The practicum is an opportunity to directly experience the work of a data scientist or data analytics professional. It consists of project-based learning on a significant and contributory business objective in conjunction with practicing professionals in one of many appropriate industries. May be repeated up to 6 credits.
This course teaches skills in written, visual, and verbal communication of particular importance to data science professionals. It engages with foundational concepts of rhetoric, composition, and design that can be applied in any setting while also addressing the forms and conventions of technical writing in a professional setting that students will encounter as practicing researchers and data analysts. The course stresses the seamless continuity between analysis of data and communication about that analysis.
An application-focused approach to linear algebra in a variety of fields. Topics include matrices, gaussian elimination, vector spaces, determinants, inner products, orthogonality, least squares solution, eigenvalue problems, Gram-Schmidt process, matrix decomposition/factorization, Jordan canonical forms, methods of dimension reduction such as singular value decomposition or principal component analysis, quadratic forms, pseudo-inverses, Markov processes, data/image processing, and other advanced topics pertinent to data analysis.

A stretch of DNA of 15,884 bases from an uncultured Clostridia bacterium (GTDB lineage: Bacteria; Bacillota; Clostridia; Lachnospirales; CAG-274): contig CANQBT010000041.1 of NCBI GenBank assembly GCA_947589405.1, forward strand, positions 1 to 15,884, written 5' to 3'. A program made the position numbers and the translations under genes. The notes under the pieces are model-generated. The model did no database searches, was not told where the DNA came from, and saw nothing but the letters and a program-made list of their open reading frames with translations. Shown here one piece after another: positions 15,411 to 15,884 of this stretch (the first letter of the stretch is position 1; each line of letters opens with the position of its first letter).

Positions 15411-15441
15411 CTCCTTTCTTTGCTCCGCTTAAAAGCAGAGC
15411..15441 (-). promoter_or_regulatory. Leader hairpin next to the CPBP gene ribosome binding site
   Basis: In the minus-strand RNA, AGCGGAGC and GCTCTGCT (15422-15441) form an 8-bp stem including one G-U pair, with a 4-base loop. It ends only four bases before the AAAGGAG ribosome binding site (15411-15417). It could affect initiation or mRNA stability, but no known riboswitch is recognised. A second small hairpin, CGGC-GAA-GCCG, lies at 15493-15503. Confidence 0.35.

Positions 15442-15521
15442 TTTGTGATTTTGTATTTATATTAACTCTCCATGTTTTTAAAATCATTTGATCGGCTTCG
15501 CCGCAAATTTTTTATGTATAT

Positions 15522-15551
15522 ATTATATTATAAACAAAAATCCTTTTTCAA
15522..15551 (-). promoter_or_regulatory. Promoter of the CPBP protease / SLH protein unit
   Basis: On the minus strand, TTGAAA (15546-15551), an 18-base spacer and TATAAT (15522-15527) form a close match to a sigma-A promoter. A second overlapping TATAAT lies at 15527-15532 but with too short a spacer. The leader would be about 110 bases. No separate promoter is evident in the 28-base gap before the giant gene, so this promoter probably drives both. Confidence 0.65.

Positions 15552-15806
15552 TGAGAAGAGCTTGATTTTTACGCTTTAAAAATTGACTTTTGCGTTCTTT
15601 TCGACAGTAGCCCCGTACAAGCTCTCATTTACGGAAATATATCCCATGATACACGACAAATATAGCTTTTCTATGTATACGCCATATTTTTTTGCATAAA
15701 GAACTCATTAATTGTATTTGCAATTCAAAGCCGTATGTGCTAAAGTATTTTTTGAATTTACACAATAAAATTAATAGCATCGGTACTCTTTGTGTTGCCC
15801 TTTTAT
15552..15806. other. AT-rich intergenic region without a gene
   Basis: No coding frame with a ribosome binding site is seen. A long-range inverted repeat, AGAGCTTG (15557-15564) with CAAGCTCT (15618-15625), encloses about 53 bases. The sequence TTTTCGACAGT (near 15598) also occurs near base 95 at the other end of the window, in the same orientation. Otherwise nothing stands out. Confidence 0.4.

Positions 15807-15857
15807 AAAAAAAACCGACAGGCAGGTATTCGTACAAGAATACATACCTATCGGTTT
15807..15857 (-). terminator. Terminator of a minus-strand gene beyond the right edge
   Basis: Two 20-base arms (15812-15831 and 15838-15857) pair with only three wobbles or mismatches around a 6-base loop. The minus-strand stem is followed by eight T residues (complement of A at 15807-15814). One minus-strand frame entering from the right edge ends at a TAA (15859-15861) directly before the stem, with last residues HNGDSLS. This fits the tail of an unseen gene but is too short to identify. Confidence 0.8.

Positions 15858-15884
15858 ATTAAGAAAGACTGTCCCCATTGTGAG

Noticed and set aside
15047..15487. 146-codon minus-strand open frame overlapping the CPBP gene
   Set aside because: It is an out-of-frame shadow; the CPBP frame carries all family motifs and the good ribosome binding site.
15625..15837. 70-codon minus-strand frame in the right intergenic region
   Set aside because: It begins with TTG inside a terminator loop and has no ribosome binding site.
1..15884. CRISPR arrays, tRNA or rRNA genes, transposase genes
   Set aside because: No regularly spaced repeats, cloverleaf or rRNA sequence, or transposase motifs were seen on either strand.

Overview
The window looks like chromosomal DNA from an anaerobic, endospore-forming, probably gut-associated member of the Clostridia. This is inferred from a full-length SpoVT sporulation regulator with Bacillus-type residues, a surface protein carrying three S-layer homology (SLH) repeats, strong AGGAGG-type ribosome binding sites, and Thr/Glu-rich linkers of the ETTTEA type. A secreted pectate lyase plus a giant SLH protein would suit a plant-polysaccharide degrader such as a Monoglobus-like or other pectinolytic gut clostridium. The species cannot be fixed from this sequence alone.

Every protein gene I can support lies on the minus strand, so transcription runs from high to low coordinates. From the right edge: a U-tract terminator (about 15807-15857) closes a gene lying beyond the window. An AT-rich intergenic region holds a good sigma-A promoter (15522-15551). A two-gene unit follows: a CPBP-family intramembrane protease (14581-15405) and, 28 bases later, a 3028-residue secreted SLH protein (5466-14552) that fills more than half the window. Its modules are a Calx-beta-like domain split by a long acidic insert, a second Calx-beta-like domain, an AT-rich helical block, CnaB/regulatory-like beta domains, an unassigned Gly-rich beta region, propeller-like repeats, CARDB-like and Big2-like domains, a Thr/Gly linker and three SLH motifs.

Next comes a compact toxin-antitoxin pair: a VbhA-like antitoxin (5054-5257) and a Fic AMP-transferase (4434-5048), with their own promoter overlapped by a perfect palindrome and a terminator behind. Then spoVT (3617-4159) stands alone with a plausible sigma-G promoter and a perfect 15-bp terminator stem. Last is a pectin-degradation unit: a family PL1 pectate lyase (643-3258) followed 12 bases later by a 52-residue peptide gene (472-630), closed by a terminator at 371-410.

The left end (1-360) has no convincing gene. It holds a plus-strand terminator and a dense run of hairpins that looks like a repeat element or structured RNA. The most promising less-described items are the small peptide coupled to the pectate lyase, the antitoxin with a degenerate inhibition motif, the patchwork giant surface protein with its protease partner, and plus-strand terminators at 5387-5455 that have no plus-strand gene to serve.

An introduction to the foundations and applications of statistics. Topics include basic concepts of data collection sampling and experimental design, descriptive analysis and graphical displays of data, probability concepts and expectations, normal and binomial distributions, sampling distributions and the Central Limit Theorem, confidence intervals and hypothesis testing, likelihood-based statistics, ANOVA, correlation and simple linear regression.